Accordingly, the absorption of the MEA being a function of the applied voltage V and time, the components of the injected signal are not subject to the same absorption on entering the MEA because each has a different intensity and they are time shifted relative to each other. The components 1, 2, 3, 4 then have exactly the same optical power Is at the output of the MEA.

A different embodiment uses a saturable absorber to effect this power equalization, as shown in FIG. 5. The transfer function of a saturable absorber comprises two different states, namely a blocking state when the input power Ie is below a threshold power It and a totally transparent state when the input power is above that threshold power. In the transparent state, the output signal of the saturable absorber has a constant output power Is. If the components of the OTDM signal obtained all have powers I1, I2, I3, I4 above the threshold power It, they all have the same output power Is at the output of the absorber. If, however, the components of the OTDM signal have a power below the threshold power, they are totally absorbed.

The device 100 may also be used to carry out the opposite conversion, i.e. to convert an OTDM signal into WDM signals. This conversion uses the same device in the opposite direction. It is therefore described more succinctly, and with reference to FIG. 6, which shows the device used as an OTDM/WDM converter and the signals at each stage of the conversion.

The OTDM signal is initially passed through absorption means 140 in order for selective optical losses to be applied to its components. The absorption means comprise the electro-absorbent modulator MEA described above, for example. The components of the OTDM signal do not suffer the same absorption and therefore suffer different optical losses.

The OTDM signal obtained is then injected into the birefringent optical fiber 130 to achieve the soliton trapping effect described above. In this case, the components of the OTDM spectrum are subjected to a frequency shift ΔυI proportional to their optical power. A wavelength division multiplex is therefore obtained whose pulses 1, 2, 3, 4 are time shifted relative to each other and carried by different wavelengths λ1, λ2, λ3, λ4 and have different optical powers I1, I2, I3, I4.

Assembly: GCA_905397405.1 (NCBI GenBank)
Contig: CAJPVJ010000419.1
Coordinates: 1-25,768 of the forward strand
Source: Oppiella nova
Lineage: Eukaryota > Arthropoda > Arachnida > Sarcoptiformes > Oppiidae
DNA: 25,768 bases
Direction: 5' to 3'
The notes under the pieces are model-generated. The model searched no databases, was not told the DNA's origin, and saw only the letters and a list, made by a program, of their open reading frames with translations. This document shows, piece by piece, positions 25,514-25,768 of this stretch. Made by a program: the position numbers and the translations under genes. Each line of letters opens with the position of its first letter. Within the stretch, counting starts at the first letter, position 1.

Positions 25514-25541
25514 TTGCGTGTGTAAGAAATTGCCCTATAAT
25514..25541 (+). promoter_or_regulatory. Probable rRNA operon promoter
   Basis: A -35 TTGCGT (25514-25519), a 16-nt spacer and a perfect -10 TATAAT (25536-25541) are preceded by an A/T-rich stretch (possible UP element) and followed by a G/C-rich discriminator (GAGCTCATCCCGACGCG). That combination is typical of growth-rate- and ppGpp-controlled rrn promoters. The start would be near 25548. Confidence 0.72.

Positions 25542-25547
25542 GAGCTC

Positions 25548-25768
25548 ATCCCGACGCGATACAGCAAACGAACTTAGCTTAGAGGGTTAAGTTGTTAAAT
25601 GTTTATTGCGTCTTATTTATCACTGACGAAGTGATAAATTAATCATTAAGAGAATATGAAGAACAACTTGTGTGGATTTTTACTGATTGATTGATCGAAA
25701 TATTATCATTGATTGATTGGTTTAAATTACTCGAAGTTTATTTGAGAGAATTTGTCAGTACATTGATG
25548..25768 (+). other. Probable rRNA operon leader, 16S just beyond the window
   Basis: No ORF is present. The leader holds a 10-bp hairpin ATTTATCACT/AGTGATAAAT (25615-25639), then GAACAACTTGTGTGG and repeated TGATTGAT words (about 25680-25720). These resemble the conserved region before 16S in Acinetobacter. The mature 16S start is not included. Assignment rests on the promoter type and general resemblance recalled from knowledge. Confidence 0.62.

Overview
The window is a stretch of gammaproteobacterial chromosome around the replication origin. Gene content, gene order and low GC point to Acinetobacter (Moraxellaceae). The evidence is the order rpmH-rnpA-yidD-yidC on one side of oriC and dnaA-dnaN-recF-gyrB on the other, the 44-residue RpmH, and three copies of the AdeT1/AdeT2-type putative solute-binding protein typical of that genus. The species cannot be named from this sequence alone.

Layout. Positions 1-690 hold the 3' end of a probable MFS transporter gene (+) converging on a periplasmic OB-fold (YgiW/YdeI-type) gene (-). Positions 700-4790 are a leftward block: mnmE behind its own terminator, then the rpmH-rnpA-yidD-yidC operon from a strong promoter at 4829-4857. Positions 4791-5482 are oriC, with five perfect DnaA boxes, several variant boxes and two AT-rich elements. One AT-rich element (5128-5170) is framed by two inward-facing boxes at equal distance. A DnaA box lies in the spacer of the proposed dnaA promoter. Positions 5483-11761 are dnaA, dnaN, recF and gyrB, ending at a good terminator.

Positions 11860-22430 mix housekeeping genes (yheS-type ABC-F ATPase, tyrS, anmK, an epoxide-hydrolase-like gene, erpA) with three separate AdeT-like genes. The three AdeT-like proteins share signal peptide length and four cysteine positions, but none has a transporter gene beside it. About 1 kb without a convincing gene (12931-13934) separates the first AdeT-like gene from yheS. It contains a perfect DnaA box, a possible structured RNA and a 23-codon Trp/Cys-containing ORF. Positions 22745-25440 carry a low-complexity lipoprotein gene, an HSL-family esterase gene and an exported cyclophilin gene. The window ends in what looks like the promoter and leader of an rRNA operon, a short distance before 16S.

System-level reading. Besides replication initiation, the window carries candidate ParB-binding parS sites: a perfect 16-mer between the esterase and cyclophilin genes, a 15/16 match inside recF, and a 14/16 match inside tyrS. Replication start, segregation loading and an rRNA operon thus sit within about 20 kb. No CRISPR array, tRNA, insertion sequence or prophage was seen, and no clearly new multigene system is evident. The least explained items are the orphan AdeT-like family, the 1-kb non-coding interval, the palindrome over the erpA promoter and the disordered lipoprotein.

Just as for WDM/OTDM conversion, a polarization controller may precede the optical fiber 130, for example, to facilitate injection of the signal with a polarization at 45° to the main axes of the optical fiber.

The next step is to pass the wavelength division multiplex through the multiplexer/demultiplexer 120 in order to demultiplex it spectrally and temporally and to obtain four signals at different wavelengths λ1, λ2, λ3, λ4.

The final step is to equalize the optical powers of the pulses of the WDM signals. This is effected by the modulation means 112, 113, 114, which comprise variable attenuators as described above, for example.

It is not essential to use the FIG. 1 shifting means 102 to 104 for the OTDM/WDM conversion. If those means, for example delay lines, are used, they time shift the pulses carried by the optical carriers of the WDM signals in such a manner as to render them simultaneous.

The device that has just been described is no more than an illustration of the invention, which is in no way limited to this example and has applications in high bit rate long-haul optical telecommunications.

The device has the advantage of being all optical and is easy to implement and to install in the network. It uses no laser sources, only low-cost components, and is independent of bandwidth. Finally, the device is of very great benefit for the incoming generations of high bit rate transmission systems operating at bit rates of 40 Gbit/s and above.

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Classifications
U.S. Classification398/75, 398/178, 398/179, 398/79, 398/80, 398/98, 398/101, 398/102
International ClassificationH04J14/08, H04J4/00, H04J14/00, H04J14/02
Cooperative ClassificationH04J14/0223, H04J14/0221
European ClassificationH04J14/02C